Charles: “Last question, would you accept Bitcoin as someone paying for your services?”

 

 

Jim: “I will accept it if someone will pay for my services. But if the question is a larger question: is Bitcoin a legitiment currency? I have my doubts about Bitcoin. But digital currencies themselves I think are very real. I’ve used the analogy with the Bitcoin that it’s like Alta Vista. Alta Vista was the first search engine, it went bankrupt, it didn’t survive. But we learned from that and went ‘hey, these global search engines are a good idea.’  Then we got Lycos and that wasn’t too successful. We got Yahoo, that was very successful and then we got Google and that redefined the world. So Bitcoin 3.0 or Bitcoin 4.0, or whatever it is, that might replace the dollar. But Bitcoin 1.0, I don’t think it will.”

 

 

Charles: “Thank you Jim until next time.”

 

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8 Responses to How to Invest Safely in Today’s Volatility

  1. Chris on January 28, 2014 at 8:04 am

    Mr. Bianco and Mr. Biderman…two unusually honest and frank voices in an industry over run with shysters and salesman always selling.

    However, speaking of how to invest safely…the condition of being protected from or unlikely to cause danger, risk, or injury. In this QE world, that is a tough one. What is safety? Maintenance of dollars? Maintenance of purchasing power? Avoidance of bail-ins or the like?

    How long is safety granted? Safety for who? Is safety the avoidance of a “market” or the return to a “market”? Is a command economy driven by central banks “safety”?

    Is CB monetization of sovereign debt worldwide “safety” or is it the ultimate moral hazard and far less safe than the risks borne in a market?

    I guess some things are safer than others ’til they aren’t but seems unlikely anyone will blow a whistle signaling the change…just funny todays centrally driven safety will be some tomorrows bankrupted risk and vice versa.

    I think safety might be the wrong word in this environment since there truly is no safety available when everything is centrally manipulated.

  2. gn on January 28, 2014 at 4:14 pm

    Chris- well said. Safety is not losing principal and finding your own way to sleep at night, and it’s not “shrink-float” stocks, with all respect to Charles, imho.The Fed has all markets by the neck. Look at pre-Fed short-covering in oil today, as one example. They are a bunch of THUGS !

  3. Dan M. on January 29, 2014 at 3:18 pm

    Charles, Do you still offer Biderman’s Market Picks? If so, I’d be interested. Thanks,

    Dan M.

    • cbiderman on January 29, 2014 at 5:59 pm

      Sorry, we stopped due to lack of significant demand.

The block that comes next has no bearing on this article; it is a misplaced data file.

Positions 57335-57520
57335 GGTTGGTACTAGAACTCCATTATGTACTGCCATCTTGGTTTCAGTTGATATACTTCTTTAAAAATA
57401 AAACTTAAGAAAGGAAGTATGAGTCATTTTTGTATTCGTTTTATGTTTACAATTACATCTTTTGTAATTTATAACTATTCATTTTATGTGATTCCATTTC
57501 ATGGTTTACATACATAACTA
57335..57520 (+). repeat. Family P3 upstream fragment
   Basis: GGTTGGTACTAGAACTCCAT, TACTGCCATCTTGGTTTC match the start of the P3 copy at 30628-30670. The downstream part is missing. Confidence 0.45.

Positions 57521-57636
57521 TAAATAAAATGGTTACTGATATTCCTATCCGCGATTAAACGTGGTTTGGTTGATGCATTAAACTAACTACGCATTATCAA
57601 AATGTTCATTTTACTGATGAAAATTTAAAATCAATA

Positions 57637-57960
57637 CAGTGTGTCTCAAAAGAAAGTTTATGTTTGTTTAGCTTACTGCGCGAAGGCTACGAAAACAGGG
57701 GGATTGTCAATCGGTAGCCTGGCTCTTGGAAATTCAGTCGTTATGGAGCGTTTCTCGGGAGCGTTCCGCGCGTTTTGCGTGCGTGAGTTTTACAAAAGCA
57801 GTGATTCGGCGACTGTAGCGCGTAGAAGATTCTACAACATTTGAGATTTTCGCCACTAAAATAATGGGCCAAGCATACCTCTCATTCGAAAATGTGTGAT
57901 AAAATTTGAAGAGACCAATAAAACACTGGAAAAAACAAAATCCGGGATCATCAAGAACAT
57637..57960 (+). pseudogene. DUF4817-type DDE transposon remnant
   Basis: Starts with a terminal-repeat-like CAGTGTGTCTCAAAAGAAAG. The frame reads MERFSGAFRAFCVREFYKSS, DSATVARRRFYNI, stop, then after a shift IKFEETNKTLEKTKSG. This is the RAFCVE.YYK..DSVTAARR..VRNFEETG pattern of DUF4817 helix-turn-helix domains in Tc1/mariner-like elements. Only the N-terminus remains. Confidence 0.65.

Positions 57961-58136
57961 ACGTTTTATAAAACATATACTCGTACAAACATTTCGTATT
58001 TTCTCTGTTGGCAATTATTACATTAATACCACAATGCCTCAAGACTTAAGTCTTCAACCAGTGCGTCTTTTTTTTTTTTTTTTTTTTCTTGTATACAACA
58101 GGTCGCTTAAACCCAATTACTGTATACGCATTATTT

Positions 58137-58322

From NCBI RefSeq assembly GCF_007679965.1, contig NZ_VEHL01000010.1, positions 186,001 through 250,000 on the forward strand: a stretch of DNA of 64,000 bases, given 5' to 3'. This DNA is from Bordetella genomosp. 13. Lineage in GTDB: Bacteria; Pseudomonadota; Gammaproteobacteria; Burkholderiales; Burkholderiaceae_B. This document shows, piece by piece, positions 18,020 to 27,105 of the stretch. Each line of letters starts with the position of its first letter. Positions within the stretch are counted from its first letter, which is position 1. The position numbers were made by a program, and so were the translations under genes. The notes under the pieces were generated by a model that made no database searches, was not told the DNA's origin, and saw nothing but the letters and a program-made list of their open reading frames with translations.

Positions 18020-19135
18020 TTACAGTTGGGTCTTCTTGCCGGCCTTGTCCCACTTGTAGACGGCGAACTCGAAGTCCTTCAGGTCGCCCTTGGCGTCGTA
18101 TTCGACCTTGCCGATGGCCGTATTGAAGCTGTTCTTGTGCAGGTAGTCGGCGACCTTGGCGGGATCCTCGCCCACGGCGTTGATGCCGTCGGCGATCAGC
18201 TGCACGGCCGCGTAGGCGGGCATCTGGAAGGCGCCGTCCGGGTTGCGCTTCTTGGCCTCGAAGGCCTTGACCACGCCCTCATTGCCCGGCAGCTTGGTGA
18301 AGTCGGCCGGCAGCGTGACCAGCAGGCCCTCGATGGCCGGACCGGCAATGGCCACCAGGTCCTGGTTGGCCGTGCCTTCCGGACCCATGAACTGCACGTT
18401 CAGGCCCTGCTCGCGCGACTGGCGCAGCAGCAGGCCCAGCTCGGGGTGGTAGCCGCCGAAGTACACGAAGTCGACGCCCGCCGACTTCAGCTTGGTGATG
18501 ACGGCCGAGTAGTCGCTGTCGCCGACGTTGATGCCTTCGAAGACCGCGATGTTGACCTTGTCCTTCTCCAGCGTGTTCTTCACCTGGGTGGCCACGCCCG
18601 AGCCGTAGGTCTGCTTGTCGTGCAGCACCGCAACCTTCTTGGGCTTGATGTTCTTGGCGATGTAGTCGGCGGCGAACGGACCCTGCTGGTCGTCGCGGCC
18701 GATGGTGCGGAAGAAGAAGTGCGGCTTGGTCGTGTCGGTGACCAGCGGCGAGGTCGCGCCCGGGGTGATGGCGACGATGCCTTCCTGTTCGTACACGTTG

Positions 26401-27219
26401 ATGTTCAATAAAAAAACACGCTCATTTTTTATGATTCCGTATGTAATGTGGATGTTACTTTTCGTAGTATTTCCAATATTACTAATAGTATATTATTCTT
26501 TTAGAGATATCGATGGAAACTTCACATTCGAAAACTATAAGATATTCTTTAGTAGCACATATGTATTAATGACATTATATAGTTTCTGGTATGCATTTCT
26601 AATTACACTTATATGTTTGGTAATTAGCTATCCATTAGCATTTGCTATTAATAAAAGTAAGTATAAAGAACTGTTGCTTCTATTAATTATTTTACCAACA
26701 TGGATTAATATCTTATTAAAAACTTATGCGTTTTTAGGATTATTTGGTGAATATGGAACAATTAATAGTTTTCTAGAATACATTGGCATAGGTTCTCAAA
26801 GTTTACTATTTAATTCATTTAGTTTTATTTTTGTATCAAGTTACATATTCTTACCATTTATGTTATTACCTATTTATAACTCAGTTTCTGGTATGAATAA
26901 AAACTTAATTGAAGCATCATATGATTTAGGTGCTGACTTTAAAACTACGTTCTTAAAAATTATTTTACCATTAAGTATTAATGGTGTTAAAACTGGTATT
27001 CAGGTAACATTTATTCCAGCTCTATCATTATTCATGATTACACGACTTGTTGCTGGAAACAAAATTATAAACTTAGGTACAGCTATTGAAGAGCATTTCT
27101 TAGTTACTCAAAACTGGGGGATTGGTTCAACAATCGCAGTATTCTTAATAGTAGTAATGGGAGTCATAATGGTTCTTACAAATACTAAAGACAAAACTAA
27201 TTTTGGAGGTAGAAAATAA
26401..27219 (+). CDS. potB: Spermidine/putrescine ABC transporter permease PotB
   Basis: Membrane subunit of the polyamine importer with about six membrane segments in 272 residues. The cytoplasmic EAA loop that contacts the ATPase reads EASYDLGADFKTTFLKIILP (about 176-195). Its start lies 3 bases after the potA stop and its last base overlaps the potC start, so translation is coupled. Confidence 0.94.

However, we have special rates for TrimTabs Weekly Liquidity Review for individual investors.
      If you are interested I will put you in contact with the appropriate person.

      Charles

      • Dan M. on February 6, 2014 at 6:07 pm

        Charles, I’ll probably just continue to buy TTFS, but this insane obamacare has me concerned about the profitability of US corporations and future buy backs in the near term.

  4. Chris on January 31, 2014 at 7:43 pm

    Charles, this is an unbelievable story…not sure you want to mess with it…but what is going on here is bigger than sub-prime in ’07, bigger than Nazdaq in ’99…and the foundation of “safety” is @ play. Please read…even if you have no comment.

    Oct 12, 12 – German Audit court sez audits of gold advisable (but court only in advisory role to Bundesbank…cannot enforce this)…Bundesbank sez no need…and CNBC runs following article.

    “The Bundesbank is, of course, quite right in its opinion of the value of the examinations. In reality, it does not matter one bit whether the Federal Reserve Bank of New York actually has the German central bank’s gold or whether the gold is pure. As long as the Fed says it is there, it is as good as there for all practical purposes to which it might be put. It can be sold, leased out, used as collateral, employed to extinguish liabilities and counted as bank capital just the same whether it exists or not.

    The actual presence of the gold wouldn’t make a lick of difference unless, say, Germany’s central bank decided it wanted to start using the gold for some practical, non-monetary purpose like making watches.”

    http://www.cnbc.com/id/49540593

    Oct 24, 12 – Buba requests 50 tons sent annually to Germany for 3 yrs for inspection plus “in negotiations” for full auditing rights

    Apparently, negotionations go nowhere…Fed explained that “in the interests of security and of the control process” no “viewings” are possible.